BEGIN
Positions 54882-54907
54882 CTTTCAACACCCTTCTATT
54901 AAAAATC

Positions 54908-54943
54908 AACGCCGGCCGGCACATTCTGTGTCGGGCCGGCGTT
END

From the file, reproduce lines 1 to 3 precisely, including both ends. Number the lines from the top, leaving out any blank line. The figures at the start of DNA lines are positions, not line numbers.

Positions 54882-54907
54882 CTTTCAACACCCTTCTATT
54901 AAAAATC